30 September 1835 • Wednesday

30th. Stayed at home and visited many who came  to enquire after the work of the Lord.

1 October 1835 • Thursday

October 1, 1835. This after noon labored16

The entry for this same date in JS’s 1834–1836 history reads “stayed at home and labored.”  


 on the Egyptian alphabet

1 Sep. 1835

JS worked periodically on Book of Abraham translation, Kirtland, Ohio.

, in company with brsr  O[liver] Cowdery

3 Oct. 1806–3 Mar. 1850. Clerk, teacher, justice of the peace, lawyer, newspaper editor. Born at Wells, Rutland Co., Vermont. Son of William Cowdery and Rebecca Fuller. Raised Congregationalist. Moved to western New York and clerked at a store, ca. 1825–1828...

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and W[illiam] W. Phelps

17 Feb. 1792–7 Mar. 1872. Writer, teacher, printer, newspaper editor, publisher, postmaster, lawyer. Born at Hanover, Morris Co., New Jersey. Son of Enon Phelps and Mehitabel Goldsmith. Moved to Homer, Cortland Co., New York, 1800. Married Sally Waterman,...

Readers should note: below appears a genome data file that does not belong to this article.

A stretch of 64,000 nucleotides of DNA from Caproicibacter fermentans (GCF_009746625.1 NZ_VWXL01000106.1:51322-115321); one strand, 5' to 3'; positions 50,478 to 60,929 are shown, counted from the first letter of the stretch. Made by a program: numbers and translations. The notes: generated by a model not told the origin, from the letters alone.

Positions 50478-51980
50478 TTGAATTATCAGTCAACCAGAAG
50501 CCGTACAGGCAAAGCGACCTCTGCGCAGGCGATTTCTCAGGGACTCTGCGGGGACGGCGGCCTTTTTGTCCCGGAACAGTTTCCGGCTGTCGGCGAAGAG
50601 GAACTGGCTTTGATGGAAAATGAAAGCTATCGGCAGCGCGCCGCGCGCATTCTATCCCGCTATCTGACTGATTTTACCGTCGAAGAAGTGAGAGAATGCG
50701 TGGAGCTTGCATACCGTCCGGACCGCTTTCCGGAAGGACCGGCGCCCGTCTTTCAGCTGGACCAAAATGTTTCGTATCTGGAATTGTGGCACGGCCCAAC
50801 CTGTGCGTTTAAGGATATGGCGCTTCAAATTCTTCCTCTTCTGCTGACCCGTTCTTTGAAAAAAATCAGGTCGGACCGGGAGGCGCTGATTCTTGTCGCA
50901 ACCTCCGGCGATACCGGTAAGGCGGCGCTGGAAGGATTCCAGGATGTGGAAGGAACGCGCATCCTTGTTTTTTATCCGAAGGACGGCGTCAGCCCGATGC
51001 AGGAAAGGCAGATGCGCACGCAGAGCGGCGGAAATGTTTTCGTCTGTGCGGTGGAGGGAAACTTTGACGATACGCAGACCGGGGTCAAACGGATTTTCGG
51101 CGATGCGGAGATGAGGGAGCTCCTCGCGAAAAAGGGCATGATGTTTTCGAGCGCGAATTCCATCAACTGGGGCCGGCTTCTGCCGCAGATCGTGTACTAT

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:17

Their efforts apparently included the creation of three documents—nearly identical in content—that include transcripts of Egyptian characters in parallel with material written in English. (Kirtland Egyptian Papers, ca. 1835–1836, 3, 4, 5, CHL; see also Gee, “Eyewitness, Hearsay, and Physical Evidence,” 196.)  


The system of astronomy  was unfolded.18

Possibly refers to the astronomical material in three “Egyptian alphabet” documents. Astronomical material also appeared in JS’s published “Book of Abraham.” (Kirtland Egyptian Papers, ca. 1835–1836, 3, 4, 5, CHL; “The Book of Abraham,” Times and Seasons,1 Mar. 1842, 3:703–706; 15 Mar. 1842, 3:719–722 [Abraham 1–5]; see also JS History, vol. B-1, 622; and Gee, “Eyewitness, Hearsay, and Physical Evidence,” 197–203.)